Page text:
Perioperative Fluid Therapy With Tetrastarch and Gelatin in Cardiac Surgery—A Prospective Sequential Analysis*

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To determine clinical outcomes of synthetic colloids, tetrastarch, and gelatin, used before and after cardiac surgery.


Prospective observational cohort study.


Fifty-bed cardiac ICU.


Six thousand four hundred seventy-eight consecutive patients with cardiopulmonary bypass surgery.


Fluid therapy in the operating room and on the ICU directed at preset hemodynamic goals: 1) hydroxyethyl starch (predominantly 6% hydroxyethyl starch 130/0.4) in 2004–2006, n = 2,137; 2) 4% gelatin in 2006–2008, n = 2,324; and 3) only crystalloids in 2008–2010, n = 2,017.

Measurements and Main Results:

Renal replacement therapy was more common during periods when patients received synthetic colloids compared to only crystalloids. Risk of renal replacement therapy was greater after hydroxyethyl starch (odds ratio, 2.29; 95% CI, 1.47–3.60) and gelatin (odds ratio, 2.75; 95% CI, 1.84–4.16; both p < 0.001) compared to crystalloid. Propensity score stratification confirmed greater use of renal replacement therapy in the hydroxyethyl starch and gelatin periods compared to the crystalloid period (odds ratio, 1.46 [1.08, 1.97]; p = 0.013 and odds ratio, 1.72 [1.33, 2.24]; p < 0.001, respectively). Time to vasopressor cessation, normalization of serum lactate, and mean arterial pressure did not differ among groups. Total fluid requirement was 163 mL/kg in the hydroxyethyl starch period, 207 mL/kg in the gelatin period, and 224 mL/kg in the crystalloid period. Fluid intake was higher in the crystalloid group only during the first 20 hours.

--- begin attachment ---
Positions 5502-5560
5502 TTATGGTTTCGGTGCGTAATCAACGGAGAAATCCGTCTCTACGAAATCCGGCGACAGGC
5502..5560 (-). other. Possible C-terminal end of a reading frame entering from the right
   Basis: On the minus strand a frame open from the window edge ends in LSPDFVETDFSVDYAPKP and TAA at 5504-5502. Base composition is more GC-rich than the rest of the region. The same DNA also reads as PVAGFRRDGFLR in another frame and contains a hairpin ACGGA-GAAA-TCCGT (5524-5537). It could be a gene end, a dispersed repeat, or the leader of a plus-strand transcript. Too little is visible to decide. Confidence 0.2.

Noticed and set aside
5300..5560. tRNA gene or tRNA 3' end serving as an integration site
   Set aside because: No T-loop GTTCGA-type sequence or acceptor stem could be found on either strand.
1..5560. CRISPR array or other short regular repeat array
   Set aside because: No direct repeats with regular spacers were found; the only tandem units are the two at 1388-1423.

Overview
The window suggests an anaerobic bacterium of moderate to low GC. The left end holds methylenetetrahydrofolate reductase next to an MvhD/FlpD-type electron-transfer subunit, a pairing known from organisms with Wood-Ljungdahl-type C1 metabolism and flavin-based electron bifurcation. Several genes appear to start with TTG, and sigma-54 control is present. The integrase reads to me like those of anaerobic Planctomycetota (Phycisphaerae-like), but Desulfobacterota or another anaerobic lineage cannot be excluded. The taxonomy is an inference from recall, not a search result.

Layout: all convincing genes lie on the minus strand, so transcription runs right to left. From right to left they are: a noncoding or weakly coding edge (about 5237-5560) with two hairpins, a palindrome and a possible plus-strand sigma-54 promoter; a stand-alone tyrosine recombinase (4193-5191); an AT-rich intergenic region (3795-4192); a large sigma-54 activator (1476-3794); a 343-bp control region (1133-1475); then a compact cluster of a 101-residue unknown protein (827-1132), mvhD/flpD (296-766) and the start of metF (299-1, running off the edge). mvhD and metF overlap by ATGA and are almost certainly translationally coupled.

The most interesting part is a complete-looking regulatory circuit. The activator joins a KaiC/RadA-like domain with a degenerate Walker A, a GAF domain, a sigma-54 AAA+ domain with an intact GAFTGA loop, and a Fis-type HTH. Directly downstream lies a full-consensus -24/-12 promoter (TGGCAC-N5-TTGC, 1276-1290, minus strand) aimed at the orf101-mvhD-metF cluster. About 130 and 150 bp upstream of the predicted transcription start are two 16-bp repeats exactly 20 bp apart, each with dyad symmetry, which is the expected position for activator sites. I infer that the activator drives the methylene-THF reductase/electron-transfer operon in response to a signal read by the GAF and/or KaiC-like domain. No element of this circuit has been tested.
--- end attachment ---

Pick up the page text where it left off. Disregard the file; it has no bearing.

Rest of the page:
In cardiac surgery patients, fluid therapy with perioperative administration of synthetic colloids carries a high risk of renal replacement therapy and is not more effective than treating with only crystalloids.

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